Sara Gazarek’s Fresh Approach at Eastman School of Music


Sara Gazarek photo by Lauren Desberg


Eastman School of Music has selected Sara Gazarek as associate professor of jazz voice within the Jazz and Contemporary Media department. Gazarek’s role will be to create, design, and recruit for the newly created vocal jazz program. Her goal is to cultivate a space where vocalists can see themselves across a table, develop meaningful human connections, and support her students’ journeys in discovering ones strengths and deficits, which will only better the overall experience for the artistic community.

A child of the Emerald City, Gazarek discovered early on that singing in public came naturally to her and her early academic years solidified that passion. Her senior year in Roosevelt High School’s renowned jazz program would find Gazarek the recipient of the “Best Vocal Soloist” award at the Essentially Ellington competition in New York. “That’s when I realized that this genre allowed you to see the human behind the music, instead of just some character in an onstage musical.”

Gazarek is in an exciting situation where Eastman, an internationally recognized music program, is open to a brand-new approach that aims to create a bridge between jazz instrumentalists and vocalists. It is a rare and unique opportunity in that Gazarek has room to build a fresh program that caters to the needs and wants of aspiring professional jazz vocalists.

Drawing on her solid background, including a 12-year tenure at the USC Thornton School of Music, two Grammy nominations, and performances and recordings with many internationally acclaimed artists, Gazarek offers a well-informed approach to music education that encourages musicians to relate healthily with one another and build meaningful and lasting relationships that will serve them in the professional world. Curiosity, openness, risk-taking, and kindness are integral to the collaborative and creative experience. There can be a sense of fear, doubt, and imposter syndrome that can arise in music school and should be addressed immediately.

Understanding these feelings all too well, Gazarek approaches her students with curiosity. “Are they embracing their reality or building a wall around themselves?” Instead of fitting into a mold, hiding, or projecting something that the musician is not, Gazarek encourages growth and celebration of one’s individuality.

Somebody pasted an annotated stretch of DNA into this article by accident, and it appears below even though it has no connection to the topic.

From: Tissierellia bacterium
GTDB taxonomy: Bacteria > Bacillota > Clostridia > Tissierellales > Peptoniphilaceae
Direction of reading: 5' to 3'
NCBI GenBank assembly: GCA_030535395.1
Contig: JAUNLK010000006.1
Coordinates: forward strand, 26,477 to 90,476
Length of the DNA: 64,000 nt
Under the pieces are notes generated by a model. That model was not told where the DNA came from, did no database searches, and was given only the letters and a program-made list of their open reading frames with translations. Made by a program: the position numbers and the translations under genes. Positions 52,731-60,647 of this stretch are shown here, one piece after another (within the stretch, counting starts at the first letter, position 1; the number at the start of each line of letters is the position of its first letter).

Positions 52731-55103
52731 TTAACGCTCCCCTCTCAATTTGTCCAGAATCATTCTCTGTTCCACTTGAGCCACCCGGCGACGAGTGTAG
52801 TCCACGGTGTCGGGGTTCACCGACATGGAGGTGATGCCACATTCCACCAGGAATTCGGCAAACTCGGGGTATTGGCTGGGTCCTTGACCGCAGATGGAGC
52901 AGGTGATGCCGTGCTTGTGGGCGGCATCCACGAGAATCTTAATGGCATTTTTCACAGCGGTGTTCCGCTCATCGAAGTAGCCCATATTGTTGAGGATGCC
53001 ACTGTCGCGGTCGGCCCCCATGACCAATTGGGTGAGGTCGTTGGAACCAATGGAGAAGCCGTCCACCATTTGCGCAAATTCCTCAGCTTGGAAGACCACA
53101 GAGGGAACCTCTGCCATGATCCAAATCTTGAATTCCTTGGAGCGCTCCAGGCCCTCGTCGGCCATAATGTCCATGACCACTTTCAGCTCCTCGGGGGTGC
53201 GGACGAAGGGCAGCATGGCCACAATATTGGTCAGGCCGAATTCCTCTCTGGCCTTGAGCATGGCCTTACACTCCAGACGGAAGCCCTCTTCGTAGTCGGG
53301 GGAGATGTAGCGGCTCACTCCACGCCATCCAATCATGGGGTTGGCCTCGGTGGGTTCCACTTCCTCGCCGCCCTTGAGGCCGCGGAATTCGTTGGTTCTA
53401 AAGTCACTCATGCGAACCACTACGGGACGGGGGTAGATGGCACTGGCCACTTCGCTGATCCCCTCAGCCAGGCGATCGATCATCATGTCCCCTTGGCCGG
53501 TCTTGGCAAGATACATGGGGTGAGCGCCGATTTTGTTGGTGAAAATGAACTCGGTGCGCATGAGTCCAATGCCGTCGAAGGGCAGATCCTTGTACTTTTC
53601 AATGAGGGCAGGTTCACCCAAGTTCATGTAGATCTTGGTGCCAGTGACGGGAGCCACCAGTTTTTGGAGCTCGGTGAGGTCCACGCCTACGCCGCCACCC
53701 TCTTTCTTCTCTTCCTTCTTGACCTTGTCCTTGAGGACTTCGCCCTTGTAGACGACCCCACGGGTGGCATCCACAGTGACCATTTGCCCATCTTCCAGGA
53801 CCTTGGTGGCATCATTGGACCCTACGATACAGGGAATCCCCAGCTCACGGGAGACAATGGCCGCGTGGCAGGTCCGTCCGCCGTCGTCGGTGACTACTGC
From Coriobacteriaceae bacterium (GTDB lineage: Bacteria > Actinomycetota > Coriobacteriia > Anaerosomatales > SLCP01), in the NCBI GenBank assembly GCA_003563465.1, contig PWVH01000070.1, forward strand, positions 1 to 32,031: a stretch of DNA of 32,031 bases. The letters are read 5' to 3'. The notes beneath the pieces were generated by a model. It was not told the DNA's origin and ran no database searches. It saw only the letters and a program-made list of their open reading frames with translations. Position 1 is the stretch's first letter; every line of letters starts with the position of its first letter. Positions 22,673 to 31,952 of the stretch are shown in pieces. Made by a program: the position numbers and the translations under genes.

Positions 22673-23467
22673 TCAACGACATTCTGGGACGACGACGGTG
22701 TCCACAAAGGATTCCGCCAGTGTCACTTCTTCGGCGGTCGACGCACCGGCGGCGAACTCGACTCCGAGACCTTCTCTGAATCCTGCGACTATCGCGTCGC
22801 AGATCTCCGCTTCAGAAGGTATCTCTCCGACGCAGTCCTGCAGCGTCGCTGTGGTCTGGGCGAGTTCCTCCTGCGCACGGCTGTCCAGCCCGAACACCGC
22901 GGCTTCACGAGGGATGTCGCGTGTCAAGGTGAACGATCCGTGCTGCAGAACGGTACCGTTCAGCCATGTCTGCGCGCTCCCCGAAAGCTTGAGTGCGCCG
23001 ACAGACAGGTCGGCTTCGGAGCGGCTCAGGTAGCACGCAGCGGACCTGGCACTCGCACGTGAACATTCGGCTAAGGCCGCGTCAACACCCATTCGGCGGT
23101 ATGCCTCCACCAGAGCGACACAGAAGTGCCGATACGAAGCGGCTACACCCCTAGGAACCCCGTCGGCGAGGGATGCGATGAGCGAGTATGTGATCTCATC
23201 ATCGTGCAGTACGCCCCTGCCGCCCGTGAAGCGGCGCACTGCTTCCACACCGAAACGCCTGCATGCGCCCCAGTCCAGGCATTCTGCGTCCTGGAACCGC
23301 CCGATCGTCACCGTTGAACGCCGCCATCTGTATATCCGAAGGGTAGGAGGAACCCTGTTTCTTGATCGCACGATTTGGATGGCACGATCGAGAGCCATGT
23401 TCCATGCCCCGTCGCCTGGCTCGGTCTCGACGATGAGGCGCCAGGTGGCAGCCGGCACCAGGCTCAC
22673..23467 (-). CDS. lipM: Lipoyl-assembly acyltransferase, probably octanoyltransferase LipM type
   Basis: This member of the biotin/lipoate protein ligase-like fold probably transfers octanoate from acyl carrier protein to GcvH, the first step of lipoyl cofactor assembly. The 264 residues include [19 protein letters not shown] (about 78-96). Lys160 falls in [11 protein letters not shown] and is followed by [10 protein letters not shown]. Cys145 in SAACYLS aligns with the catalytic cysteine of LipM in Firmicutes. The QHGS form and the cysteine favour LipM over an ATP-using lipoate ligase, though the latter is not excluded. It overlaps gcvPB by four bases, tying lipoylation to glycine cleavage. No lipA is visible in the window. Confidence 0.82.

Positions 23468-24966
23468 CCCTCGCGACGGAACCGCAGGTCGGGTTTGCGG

Another dimension of Gazarek’s approach exists in challenging the value systems of higher education. Classical music has historically been taught and associated with pious themes, a patriarchal system, and a certain way of doing things. One must be ready to reckon with the disconnect in school regarding learning and immersing in jazz because its value systems don’t reflect those of classical music. The value systems of jazz include “social awareness, the Black American experience, humanity, and authenticity.” Gazarek hopes to welcome like-minded or open-minded students who reflect these values as well as those who are also mastering concepts of communication, musicianship, and their instrument because at the end of the day, the student should be casting a reflection of humankind in their practice of the art form. This cannot be done if upholding a single way to do it. There must be room for and celebration of wherever the artist is at in their life’s journey.

Over the next few months, Gazarek’s main priority will be researching and developing a course curriculum that will best benefit jazz vocalists. In the spring, auditions will occur. 

Having loved her time in Los Angeles and the west coast, Gazarek is fearless in the face of challenges and change. In fact, the opportunity to move across the country where new faces and new potential musical collaborators await excites her! 

A true educator, Gazarek offers words of advice to budding musicians: Wherever you are geographically, listen to a lot of live music; Listen to contemporary musicians as well as the tradition; Keep an ear to the ground for things you like as it helps you to grow, especially when you ask yourself why it is appealing.

Not particularly attached to the idea that you must be in New York or Los Angeles to grow as a musician or be a strong contributing voice to the music scene, Gazarek offers instead, “wherever people are, listen often as it helps inform the person you are becoming.” Wherever you are, seek out inspiration.


Posted on

August 28, 2023